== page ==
Snigger

For the UK, the position looks particularly serious. Stagnant productivity since
the financial crisis has left the economy effectively unable to drive growth from
within. The OBR now estimates that the UK’s ‘output gap’ – the amount by which an
economy can grow in a year without causing inflation – has turned positive for the
first time since 2008, meaning that there is little slack in the economy to take up
any increase in demand.140 If fear of inflation now prevents further stimulus, there
is a real risk that the UK’s ‘lost decade’ of growth will become permanent, and GDP
will never catch up with its pre-financial crisis trend.141
It is hard to avoid the conclusion that we need a new approach. With interest rates
still at record lows, the case for public investment to drive demand is particularly
strong. Borrowing for public investment is not the same as borrowing for current
consumption: investment (assuming it is well made) generates long-term growth.

We don’t have an output gap any more so therefore we should stimulate the economy with public borrowing and spending.

Whut?

By stimulating demand, public sector investment
can ‘crowd in’ finance from the private sector.

Yep, when there’s no output gap and we’re at full employment.

7 thoughts on “Snigger”

  1. Slightly OT, productivity figures for countries are worked out on output per worker, would it not make more sense to calculate output per working age head of population, regardless of whether they work? Would that not give a more balanced view of how productive a country is, rather than ignoring the unemployed and pretending they don’t exist?

  2. Jim

    I would agree – additionally I am still curious as to both the accuracy of productivity measurements and the difficulty in measuring public sector productivity. It’s widely acknowledged that Gordon Brown showered the economy with largesse to generate legions of non-jobs for Labour Party activists.

    I do not see how it is possible to measure productivity for something like a member of the EHRC or a ‘5 portion a day’ co-ordinator – surely if we are looking for the explanation of the figures, the fact nearly 2 million people are engaged in jobs like the above examples is the main explanation…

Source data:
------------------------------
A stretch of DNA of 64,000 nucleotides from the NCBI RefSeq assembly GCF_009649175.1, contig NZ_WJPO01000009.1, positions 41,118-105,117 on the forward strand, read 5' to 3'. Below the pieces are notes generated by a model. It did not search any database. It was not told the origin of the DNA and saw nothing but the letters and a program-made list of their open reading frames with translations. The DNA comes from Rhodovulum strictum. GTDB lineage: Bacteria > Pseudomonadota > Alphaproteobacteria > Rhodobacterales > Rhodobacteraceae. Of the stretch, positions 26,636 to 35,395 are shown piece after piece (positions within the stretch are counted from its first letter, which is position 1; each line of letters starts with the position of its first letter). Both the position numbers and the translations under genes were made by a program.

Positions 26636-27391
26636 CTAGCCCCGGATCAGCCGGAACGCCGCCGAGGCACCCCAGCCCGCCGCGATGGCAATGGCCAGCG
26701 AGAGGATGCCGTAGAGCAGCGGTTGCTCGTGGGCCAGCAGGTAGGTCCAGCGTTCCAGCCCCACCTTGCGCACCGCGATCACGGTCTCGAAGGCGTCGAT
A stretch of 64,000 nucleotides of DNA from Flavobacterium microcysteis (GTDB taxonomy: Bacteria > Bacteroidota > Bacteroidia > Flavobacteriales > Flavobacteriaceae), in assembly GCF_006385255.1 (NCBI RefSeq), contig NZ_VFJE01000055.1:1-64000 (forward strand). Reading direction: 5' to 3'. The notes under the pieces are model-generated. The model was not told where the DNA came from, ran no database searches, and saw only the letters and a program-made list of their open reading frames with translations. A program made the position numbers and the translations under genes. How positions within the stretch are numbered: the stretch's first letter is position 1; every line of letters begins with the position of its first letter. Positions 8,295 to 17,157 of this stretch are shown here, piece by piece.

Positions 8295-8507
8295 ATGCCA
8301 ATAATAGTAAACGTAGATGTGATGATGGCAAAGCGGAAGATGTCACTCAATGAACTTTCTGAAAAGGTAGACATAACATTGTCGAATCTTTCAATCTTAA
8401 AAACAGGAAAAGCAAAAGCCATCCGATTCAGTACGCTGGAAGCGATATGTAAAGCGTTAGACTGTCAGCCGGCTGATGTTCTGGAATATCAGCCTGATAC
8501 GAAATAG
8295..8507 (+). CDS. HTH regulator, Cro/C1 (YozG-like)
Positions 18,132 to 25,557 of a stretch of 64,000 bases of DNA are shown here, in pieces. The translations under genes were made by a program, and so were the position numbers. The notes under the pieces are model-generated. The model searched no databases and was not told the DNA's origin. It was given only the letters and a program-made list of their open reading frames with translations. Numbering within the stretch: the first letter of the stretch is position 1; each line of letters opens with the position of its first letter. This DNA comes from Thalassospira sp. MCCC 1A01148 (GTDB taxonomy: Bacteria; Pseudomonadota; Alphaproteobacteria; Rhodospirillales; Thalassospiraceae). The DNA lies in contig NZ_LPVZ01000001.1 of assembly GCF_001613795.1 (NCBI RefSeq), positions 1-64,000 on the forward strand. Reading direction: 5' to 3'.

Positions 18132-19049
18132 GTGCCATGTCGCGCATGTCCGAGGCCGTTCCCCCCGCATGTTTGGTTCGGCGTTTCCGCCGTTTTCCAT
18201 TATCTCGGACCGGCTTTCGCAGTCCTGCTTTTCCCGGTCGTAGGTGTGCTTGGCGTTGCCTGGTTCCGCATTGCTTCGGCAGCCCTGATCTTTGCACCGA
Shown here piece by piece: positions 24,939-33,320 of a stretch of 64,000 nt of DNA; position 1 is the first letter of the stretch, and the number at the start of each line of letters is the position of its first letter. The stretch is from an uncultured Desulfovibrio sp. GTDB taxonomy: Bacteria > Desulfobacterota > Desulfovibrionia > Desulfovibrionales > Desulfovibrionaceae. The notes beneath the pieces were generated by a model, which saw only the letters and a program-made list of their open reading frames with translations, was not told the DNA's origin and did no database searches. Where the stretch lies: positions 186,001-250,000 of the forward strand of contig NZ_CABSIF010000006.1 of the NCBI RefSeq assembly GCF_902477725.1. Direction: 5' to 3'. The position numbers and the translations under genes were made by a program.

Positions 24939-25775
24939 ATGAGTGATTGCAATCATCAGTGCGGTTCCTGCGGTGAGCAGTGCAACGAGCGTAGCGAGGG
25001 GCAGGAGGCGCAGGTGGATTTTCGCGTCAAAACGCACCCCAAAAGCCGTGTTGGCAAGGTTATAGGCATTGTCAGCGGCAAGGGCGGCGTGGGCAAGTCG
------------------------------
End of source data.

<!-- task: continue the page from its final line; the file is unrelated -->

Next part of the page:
3. “Stagnant productivity since
    the financial crisis has left the economy effectively unable to drive growth from
    within. ”

    So the only solution is to increase exports? [And/or reduce imports].

    We could abolish set-asides and grow more food and abolish the limit on our dairy herds imposed by the EU so that we should be required to import some of France’s excess production of milk. That would generate an increase in GDP without inflation.

  4. Yes, public sector ‘productivity’ calculations are a complete mess – I think its assumed that an extra £1 spent in the public sector generates an extra £1 of value (or GDP) therefore increasing public sector spending does not reduce productivity. Whereas we all know it most certainly does……if you pay a doctor more and they treat the same number of patients as before, actual productivity is stagnant but according the stats its risen…..so presumably if you eliminate low productivity jobs in the private sector by introducing and increasing minimum wages, and spend more money on the public sector, hey presto, rising ‘productivity’!

    There really ought to be a statistical analysis done of the actual output of the public sector and an estimate of its market value, entirely separate from the financial inputs that paid for it. Then we might see exactly how much is wasted by the public sector…….

  5. It’s hard to why the public sector’s included at all in GDP figures. The spending is the cost of the things presumably needef torun the rest of economy. The equivalent would be showing the electricity bill as part of the turnover of a company

  6. “a ‘5 portion a day’ co-ordinator”

    I mentioned registering at a new doctors’ the other day. They asked me how many of my 5-a-day I ate. I was unable to answer in anything other than generalities, so in the two weeks to my follow-up tests I kept a food diary and presented it today. It seems I average ten a day, and manage to get five a day just in my normal half an hour’s walk scavenging blackberries.

    (Nanny Ogg was there again immovably clamped to her seat weighing the babbies)

  7. I’m grateful to Tim for reading this and the extracts.
    I wonder what is missing, and too lazy to read the whole toilet scroll itself.
    So does anyone know if they discuss the high employment rates, immigration effects ( moving from £300/month in Craiova to £1200/month in Essex reduces average wages in the UK and average productivity it seems ), and ceiling effects ( where working 16hrs or 24hrs a week maximises the value of a benefit claim, and choosing to earn just under the tax threshold maximises the value of work for those not on benefits )

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